China and Pakistan have forged a formidable partnership in high-tech defense production. This partnership is born of their ever-deepening military and strategic cooperation that is also reflective of the burgeoning capacity of China’s defense industries and the budding Sino-Pakistani defense relationship. The epitome of this bilateralism is the recent revelation that the Chinese have agreed to the sale of 36 J-10B fighter jets to Pakistan (Financial Times, November 10). The J-10 aircrafts are known to be one of the most advanced weapon systems in China’s arsenal, of which Pakistan will be the first recipient. With the delivery of 36 fighter jets, the Pakistan Air Force (PAF) will raise two fighting squadrons that will further sharpen its combativeness. The J-10 deal was reportedly sealed for a whopping $1.4 billion, which accounts for 70 percent of Chinese average arms sales of $2 billion a year (China Brief, July 9).
The J-10 Sale Epitomizes Strategic Alliance
The deal marks the depth of a strategic alliance between Beijing and Islamabad. Some reports suggest that Pakistan is actually seeking 150 J-10 fighter jets, which go by Chengdu Jian-10 in China and F-10 in Pakistan, for a sum of $6 billion (The Hindu, November 11). The Pakistani government, however, dismisses such reports as inflated (Financial Times, November 10). Although Pakistan has not yet made the deal public, its prime minister, Yousaf Raza Gilani, on November 23, confirmed that “his country is in talks with China for securing the J-10s” . Pakistan turned to China for these aircraft in 2006 after it failed to secure the F-16s from the United States (Dawn, May 1, 2006). General Pervez Musharraf, Pakistan’s former military ruler, who negotiated the deal during his visit to China in 2006, is the real architect of this grand sale (The Hindu, November 11).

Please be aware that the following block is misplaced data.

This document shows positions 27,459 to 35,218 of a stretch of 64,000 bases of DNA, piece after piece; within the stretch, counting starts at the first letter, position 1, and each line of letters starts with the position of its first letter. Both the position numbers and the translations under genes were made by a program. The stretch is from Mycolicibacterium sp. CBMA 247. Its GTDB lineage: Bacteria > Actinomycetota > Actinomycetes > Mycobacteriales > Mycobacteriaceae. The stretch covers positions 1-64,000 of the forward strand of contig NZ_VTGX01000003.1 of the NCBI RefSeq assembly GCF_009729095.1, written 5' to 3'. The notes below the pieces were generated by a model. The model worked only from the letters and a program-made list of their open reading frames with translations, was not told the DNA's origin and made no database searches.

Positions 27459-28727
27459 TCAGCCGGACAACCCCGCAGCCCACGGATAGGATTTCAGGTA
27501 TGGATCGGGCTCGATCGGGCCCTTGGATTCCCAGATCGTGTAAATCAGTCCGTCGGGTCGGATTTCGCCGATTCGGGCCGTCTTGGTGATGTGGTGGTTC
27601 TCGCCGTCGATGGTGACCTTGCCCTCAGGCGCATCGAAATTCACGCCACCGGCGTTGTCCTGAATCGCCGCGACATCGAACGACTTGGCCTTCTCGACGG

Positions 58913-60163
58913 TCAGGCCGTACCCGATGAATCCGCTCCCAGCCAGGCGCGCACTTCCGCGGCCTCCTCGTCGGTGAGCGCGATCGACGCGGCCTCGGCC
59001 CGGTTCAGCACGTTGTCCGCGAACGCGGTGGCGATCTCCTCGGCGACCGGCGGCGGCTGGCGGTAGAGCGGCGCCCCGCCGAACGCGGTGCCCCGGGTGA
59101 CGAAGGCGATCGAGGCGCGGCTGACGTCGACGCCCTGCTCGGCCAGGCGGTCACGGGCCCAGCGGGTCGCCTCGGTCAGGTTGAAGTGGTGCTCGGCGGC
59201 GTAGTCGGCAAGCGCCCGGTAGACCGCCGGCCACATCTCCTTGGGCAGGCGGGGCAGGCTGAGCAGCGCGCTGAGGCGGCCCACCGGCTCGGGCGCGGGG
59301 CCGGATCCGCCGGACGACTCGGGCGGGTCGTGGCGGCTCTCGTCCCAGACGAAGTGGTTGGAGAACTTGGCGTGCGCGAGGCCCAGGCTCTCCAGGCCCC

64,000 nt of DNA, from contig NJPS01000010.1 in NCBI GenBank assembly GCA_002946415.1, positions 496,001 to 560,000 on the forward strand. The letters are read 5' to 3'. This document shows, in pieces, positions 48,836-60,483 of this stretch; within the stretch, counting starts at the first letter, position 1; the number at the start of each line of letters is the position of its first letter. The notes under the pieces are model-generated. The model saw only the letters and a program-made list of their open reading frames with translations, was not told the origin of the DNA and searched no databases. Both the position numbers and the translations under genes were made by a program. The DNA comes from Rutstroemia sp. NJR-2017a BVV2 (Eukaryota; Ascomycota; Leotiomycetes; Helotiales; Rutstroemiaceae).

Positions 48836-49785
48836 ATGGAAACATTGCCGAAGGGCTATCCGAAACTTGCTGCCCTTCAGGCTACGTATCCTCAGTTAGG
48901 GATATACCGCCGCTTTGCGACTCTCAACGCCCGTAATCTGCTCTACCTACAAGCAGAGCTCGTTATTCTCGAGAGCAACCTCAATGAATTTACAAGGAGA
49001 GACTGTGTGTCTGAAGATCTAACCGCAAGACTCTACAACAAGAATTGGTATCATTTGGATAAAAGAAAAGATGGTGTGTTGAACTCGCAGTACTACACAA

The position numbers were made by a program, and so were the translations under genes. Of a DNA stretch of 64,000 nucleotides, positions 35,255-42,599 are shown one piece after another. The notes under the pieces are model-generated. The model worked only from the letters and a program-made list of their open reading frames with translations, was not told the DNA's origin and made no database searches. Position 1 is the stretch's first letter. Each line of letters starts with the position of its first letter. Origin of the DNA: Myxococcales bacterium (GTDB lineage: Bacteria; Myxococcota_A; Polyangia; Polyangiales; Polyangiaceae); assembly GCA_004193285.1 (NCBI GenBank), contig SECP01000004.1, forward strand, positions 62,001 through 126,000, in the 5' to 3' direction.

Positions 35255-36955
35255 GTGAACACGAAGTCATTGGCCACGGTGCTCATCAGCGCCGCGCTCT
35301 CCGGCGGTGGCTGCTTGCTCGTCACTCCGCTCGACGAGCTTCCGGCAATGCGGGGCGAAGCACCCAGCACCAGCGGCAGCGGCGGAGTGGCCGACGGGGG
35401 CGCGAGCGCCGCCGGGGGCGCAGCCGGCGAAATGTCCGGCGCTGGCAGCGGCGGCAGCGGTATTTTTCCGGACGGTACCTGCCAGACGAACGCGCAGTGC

The J-10s are China’s third generation fighter aircraft that it has indigenously developed (The Hindu, November 11) and manufactured at the Chengdu Aircraft Industry (CAI). Some observers, however, believe that J-10s are China’s fourth generation aircraft. “This aircraft is a cousin to the Israeli Lavi (upon which it is based) and roughly equivalent in capabilities to the U.S. F-16C flown by several air forces around the world” (See "China’s Re-emergence as an Arms Dealer: The Return of the King?" China Brief, July 9). The J-10s started development in the mid-1980s and finally entered production for the People’s Liberation Army Air Force (PLAAF) about three or four years ago. Aviation experts rank them below the F-16s, the Swedish Gripen and other smaller combat aircraft (China Brief, July 9). According to a report in The Hindu (November 11), China is working on developing its fourth generation fighter jets as well. The United States, The Hindu report further claims, is the only country that possesses a fourth generation combat aircraft—the F-22s. Yet aviation experts believe the F-22s are fifth generation fighter jets. Chinese Deputy Commander of the PLAAF General He Weirong claimed that “China would operationalize its very own fourth generation aircraft in the next eight or ten years” (The Hindu, November 11). The Chinese official further claimed that the fourth generation planes would “match or exceed the capacity of similar jets in existence today” (The Hindu, November 11).
In anticipation, China is also training Pakistani fighter pilots for flying the fourth generation combat aircraft. On January 16, it delivered eight Karakoram K-8P trainer jets to Pakistan for this purpose. According to an official statement, the K-8P jets had enhanced the basic training of PAF pilots and provided a “potent platform for their smooth transition to more challenging fourth generation fighter aircraft” (The Asian Defence, January 16). The K-8P is an advanced trainer jet that has been jointly developed by China and Pakistan. It is already in service at the PAF Academy. At the handing-over ceremony for the K-8Ps, a visiting Chinese delegation as well as high-ranking PAF officers were in attendance.
China’s sale of the J-10 fighters to Pakistan, however, signals the depth of its strategic alliance with Pakistan. Pakistan will be the first country to receive the most advanced Chinese aircraft, which speaks volumes to Chinese faith in its strategic partnership with Pakistan. Defense analysts, however, believe that the sale sends an important message to the world that China’s “defense capability is growing rapidly” (Financial Times, November 10). China-Pakistan military relations spanned over 43 years, starting in 1966 when China provided Pakistan with F-6s, which were followed by the successive supply of such aircraft as FT5, A5, F-7P, F-7PG and K-8 (Jang, November 22).